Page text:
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In giving a list of parts of speech, we have not so far mentioned the terms "notional" and "formal". It is time now to turn to this question. According to the view held by some grammarians,[8] words should be divided into two categories on the following principle: some words denote things, actions, and other extralinguistic phenomena (these, then, would be notional w,ords), whereas other words denote relations and connections between the notional words, and thus have no direct bearing on anything extralinguistic (these, then, would be the formal words, or form words). Authors holding this view define prepositions as words denoting relations between words (or between parts of a sentence), and conjunctions as words connecting words or sentences.[9]

However, this view appears to be very shaky. Actually, the so-called formal words also express something extralinguistic. For instance, prepositions express relations between things. Cf., e. g., The letter is on the table and The letter is in the table: two different relations between the two objects, the letter and the table, are denoted by the prepositions. In a similar way, conjunctions denote connections between extralinguistic things and phenomena. Thus, in the sentence The match was postponed because it was raining the conjunction because denotes the causal connection between two processes, which of course exists whether we choose to express it by words or not. In the sentence It was raining but the match took place .all the same the conjunction but expresses a contradiction between two phenomena, the rain and the match, which exists in reality whether we mention it or not. It follows that the prepositions on and in, the conjunctions because and but express some relations and connections existing independently of language, and thus have as close a connection with the extralinguistic world as any noun or verb. They are, in so far, no less notional than nouns or verbs.

Now, the term "formal word" would seem to imply that the word thus denoted has some function in building up a phrase or a sentence. This function is certainly performed by both prepositions and conjunctions and from this point of view prepositions and conjunctions should indeed be singled out.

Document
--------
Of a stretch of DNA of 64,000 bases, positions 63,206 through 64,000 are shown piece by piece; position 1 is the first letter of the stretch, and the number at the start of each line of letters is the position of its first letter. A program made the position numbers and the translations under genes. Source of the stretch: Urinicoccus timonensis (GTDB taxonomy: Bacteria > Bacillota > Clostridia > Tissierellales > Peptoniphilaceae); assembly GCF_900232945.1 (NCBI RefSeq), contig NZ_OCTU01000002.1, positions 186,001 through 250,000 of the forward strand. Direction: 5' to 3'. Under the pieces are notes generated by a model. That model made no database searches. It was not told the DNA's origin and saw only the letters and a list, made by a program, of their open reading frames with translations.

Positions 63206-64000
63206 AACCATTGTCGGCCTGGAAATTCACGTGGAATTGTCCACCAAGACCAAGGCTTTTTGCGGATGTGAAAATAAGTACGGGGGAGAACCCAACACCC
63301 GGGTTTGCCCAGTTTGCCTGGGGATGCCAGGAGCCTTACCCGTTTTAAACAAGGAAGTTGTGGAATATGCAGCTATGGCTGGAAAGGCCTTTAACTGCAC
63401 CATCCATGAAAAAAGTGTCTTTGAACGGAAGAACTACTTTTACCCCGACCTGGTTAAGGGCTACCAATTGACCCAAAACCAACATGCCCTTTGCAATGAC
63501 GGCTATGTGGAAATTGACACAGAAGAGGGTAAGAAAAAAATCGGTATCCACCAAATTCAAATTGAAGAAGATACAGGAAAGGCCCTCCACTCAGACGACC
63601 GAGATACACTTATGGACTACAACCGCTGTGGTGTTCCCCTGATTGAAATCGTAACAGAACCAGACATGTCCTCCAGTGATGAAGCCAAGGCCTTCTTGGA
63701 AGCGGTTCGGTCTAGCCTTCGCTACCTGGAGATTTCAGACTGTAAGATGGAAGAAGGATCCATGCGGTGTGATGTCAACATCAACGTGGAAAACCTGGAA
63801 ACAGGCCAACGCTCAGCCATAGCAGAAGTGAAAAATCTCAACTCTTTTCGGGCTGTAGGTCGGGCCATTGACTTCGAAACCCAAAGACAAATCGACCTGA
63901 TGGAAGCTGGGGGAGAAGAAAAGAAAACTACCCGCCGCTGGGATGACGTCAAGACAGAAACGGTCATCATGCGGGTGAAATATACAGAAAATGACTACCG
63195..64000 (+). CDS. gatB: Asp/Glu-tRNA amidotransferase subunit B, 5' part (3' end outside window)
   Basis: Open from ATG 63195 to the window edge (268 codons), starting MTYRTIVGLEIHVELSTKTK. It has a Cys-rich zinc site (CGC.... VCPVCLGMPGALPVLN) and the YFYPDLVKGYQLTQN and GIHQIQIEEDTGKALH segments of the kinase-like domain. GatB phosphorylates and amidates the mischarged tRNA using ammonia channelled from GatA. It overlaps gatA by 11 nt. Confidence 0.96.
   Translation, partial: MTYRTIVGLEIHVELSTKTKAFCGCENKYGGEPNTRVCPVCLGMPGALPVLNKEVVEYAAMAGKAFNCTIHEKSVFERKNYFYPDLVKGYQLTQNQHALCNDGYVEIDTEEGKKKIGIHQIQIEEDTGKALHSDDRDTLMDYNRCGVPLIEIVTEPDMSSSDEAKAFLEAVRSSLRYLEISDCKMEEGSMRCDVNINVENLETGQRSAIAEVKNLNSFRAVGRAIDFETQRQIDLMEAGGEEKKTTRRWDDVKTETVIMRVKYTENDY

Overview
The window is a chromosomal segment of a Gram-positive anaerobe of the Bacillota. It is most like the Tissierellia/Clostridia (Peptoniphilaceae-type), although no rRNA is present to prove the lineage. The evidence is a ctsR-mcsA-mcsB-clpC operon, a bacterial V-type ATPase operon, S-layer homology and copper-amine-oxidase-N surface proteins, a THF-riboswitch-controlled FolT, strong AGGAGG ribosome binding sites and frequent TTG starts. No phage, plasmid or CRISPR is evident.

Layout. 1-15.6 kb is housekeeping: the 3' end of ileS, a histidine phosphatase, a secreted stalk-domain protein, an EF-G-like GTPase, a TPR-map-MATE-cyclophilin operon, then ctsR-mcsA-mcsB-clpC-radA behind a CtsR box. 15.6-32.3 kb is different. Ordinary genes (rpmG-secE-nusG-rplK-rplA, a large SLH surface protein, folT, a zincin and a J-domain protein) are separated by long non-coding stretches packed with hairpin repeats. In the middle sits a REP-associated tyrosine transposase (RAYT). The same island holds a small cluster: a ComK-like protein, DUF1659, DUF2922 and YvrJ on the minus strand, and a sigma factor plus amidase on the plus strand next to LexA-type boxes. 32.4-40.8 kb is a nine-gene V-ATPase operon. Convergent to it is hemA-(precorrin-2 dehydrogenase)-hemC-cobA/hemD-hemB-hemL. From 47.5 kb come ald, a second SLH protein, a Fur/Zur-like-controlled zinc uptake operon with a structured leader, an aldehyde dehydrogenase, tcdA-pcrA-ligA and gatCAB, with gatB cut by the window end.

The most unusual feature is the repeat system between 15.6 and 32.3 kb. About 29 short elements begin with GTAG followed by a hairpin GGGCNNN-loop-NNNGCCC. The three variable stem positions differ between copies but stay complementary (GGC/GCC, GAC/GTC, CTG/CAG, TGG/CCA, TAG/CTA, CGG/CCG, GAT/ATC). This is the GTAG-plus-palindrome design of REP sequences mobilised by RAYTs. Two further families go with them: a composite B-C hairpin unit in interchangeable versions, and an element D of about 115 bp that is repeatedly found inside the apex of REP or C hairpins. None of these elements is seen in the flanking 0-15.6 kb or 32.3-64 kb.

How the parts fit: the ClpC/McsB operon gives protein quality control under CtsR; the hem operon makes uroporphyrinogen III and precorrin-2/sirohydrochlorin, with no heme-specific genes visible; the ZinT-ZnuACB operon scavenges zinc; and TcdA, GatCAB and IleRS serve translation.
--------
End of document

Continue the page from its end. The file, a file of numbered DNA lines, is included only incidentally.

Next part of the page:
But this definition of a formal word cannot be applied to particles. A particle docs.-not do anything in the way of connecting words or building a phrase or a sentence.

There does not therefore seem to be any reason for classing particles with formal words. If this view is endorsed we shall only have two parts of speech which are form words, viz. prepositions and conjunctions.[10]

It should also be observed that some words belonging to a particular part of speech may occasionally, or even permanently, perform a function differing from that which characterizes the part of speech as a whole. Auxiliary verbs are a case in point. In the sentence / have some money left the verb have performs the function of the predicate, which is the usual function of a verb in a sentence, In this case, then, the function of the verb have is precisely the one typical of verbs as a class. However, in the sentence / have found my briefcase the verb have is an auxiliary: it is a means of forming a certain analytical form of the verb find. It does not by itself perform the function of a predicate. We need not assume on that account that there arc two verbs have, one notional and the other auxiliary. It is the same verb have, but its functions in the two sentences are different. If we take the-verb shall, wo see that its usual function is that of forming the future tense of another verb, e. g. I shall know about it to-morrow. Shall is then said to be an auxiliary verb, and its function differs from that of the verb as a part of speech, but it is a verb all the same.

After this general survey of parts of speech we will now turn to a systematic review of each part of speech separately.



B. Ilyish The Structure of Modern English. Moscow, Leningradskoye Prosvescenie, 1971. Pp. 27 - 35


[1] We do not consider here the functions of the infinitive, participle, and gerund.

[2] Some scholars took a different view of the prohlcm. Thus, Academician A. Shakhmatov held that parts of speech should be treated in Syntax. (See . . , , 1941.)

[3] In the prevailing Modern English terminology the terms "noun" and "substantive" are used as synonyms. According to an earlier view, the term "noun" was understood to cover all nominal parts of speech, including substantives, adjectives, pronouns, and numerals, thus corresponding to the Russian term .

[4] The property may be either permanent or temporary; cf. a red tie and. a face red with excitement. Thus the idea of permanence should not be mentioned in defining the meaning of the adjective as a part of speech.

[5] The term "stative" is used by English philologists to denote a special category of verbs in Hebrew (see, for instance, Webster's New International Dictionary).

[6] See Chapters VIII, X, and XI.

[7] See. . Fries,The Structure of English, 1961, pp. 76104.

[8] See, for instance, . . , . . , . . , , 1956, . 1617.

[9] See, for instance, . . , . . , . . ,O. cit., . 193, 202.

[10] If we should think it fit to unite prepositions and conjunctions together as one part of speech, as hinted above (see p. 3233), we should of course have only one part of speech as form words.

Date: 2015-04-20; view: 1046

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